Illegal land leases, and uninterrupted settler encroachment, influenced many Tuscarora families to join earlier migrations to the Haudenosaunee Confederacy, as well as join neighboring Tuscarora strongholds in southeast NC. Laws passed from 1778 to 1835 publicly restricted the rights, privileges, claims, and identity of the ancestors of the TNNC and other Indigenous communities that survived Indian Removal. This prevented the Tuscarora from practicing many forms of traditional subsistence, including fishing, hunting, and trapping along the Roanoke, Pamlico, Tar, Neuse and Cape Fear Rivers. Even though the lands belonging to the Tuscarora Nation were closed and sold by the NC Assembly in 1830, many Tuscarora families remained hidden in their respective homelands. Families from the Neuse and Roanoke Rivers made the swamps of Robeson County their final exodus. For example, in testimony by Adjutant General John C. Gorman, the Lowry families migrated to the Robeson County swamps to avoid continued encroachment by settlers. Tuscarora ancestor, Henry Berry Lowry, was identified in investigations into the Lowry War against the Robeson County Confederate Home Guard. This conflict arose from Confederate soldiers capturing and forcing Tuscarora men to work at the conscription camps at Fort Fisher, Wilmington. The fact that a myriad of official State and Federal documents verify the claims of the TNNC illustrates that they have achieved multiple forms of state and federal acknowledgement.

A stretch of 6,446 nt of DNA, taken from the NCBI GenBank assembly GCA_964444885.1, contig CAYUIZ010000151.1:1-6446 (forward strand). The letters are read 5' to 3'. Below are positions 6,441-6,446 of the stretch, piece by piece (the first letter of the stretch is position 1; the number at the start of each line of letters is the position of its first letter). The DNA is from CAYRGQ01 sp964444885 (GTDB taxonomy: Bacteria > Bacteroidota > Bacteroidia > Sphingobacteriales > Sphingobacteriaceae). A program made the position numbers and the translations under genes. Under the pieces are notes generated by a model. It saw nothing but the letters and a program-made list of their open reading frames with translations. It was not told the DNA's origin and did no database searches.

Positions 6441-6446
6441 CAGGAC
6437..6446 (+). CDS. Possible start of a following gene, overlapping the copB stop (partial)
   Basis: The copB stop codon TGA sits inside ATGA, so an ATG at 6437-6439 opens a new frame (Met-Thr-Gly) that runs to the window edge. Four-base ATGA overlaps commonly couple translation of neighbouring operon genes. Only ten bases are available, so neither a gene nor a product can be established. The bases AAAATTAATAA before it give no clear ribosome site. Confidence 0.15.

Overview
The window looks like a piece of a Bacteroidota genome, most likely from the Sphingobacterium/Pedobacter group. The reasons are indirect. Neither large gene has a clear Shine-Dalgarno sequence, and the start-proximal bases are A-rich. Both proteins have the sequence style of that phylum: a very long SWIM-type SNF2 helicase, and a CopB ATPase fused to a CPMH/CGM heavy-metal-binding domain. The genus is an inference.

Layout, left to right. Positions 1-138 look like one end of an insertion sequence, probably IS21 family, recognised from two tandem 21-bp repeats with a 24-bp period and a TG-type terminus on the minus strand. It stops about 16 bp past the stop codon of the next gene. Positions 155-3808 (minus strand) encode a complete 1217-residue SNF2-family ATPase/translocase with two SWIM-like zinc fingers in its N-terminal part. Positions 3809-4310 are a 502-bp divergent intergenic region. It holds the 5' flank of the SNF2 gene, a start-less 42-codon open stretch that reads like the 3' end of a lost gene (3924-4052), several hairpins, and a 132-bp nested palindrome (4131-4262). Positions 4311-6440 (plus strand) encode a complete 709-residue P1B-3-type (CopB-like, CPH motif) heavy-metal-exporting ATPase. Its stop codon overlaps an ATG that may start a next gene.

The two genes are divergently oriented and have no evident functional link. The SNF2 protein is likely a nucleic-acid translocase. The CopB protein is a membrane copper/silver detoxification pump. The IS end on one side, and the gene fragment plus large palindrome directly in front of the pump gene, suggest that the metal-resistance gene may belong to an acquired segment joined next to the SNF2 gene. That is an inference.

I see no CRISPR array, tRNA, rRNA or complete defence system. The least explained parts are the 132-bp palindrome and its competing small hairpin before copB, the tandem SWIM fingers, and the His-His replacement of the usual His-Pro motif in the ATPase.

Despite efforts to ignore the claims of the Tuscarora Nation, relationships with the Haudenosaunee Confederacy influenced their communities to begin the act of decolonization. These relationships, which rekindled in the late 1920s, aided the TNNC in making the first step toward political and cultural revival. In the 1970s and 80s, activism to have previous treaty rights, lands, and status reaffirmed brought national awareness to the conditions of the Tuscaroras that remained in the state. Communication between the state and federal governments has consistently acknowledged the Tuscarora Nation as an Indigenous tribe which has existed since aboriginal times. Yet, efforts to have the status of the Tuscarora people reaffirmed continue to be ignored creating the misrepresentation that the TNNC is not an Indigenous tribe. Exclusion of the NC Tuscarora communities from programs designed for Indigenous nations has placed an unimaginable burden on the Tuscarora people and left their communities vulnerable to discrimination. Leaders of the TNNC have marched with Indigenous nations across Turtle Island during the Trail of Broken Treaties, the BIA Takeover, and were adamant supporters of the American Indian Movement. This continued oppression against the TNNC violates the United Nations Declaration on the Rights of Indigenous People. By removing previous Tuscarora settlements from the Neuse River, the State Assembly attempted to erase their claims to hunt, fish, and access the waterways they once controlled. This trend of violating the Tuscarora treaties creates an environment that ignores the authentic claims of sovereign nations and causes harm to the rights and status of tribes across Turtle Island.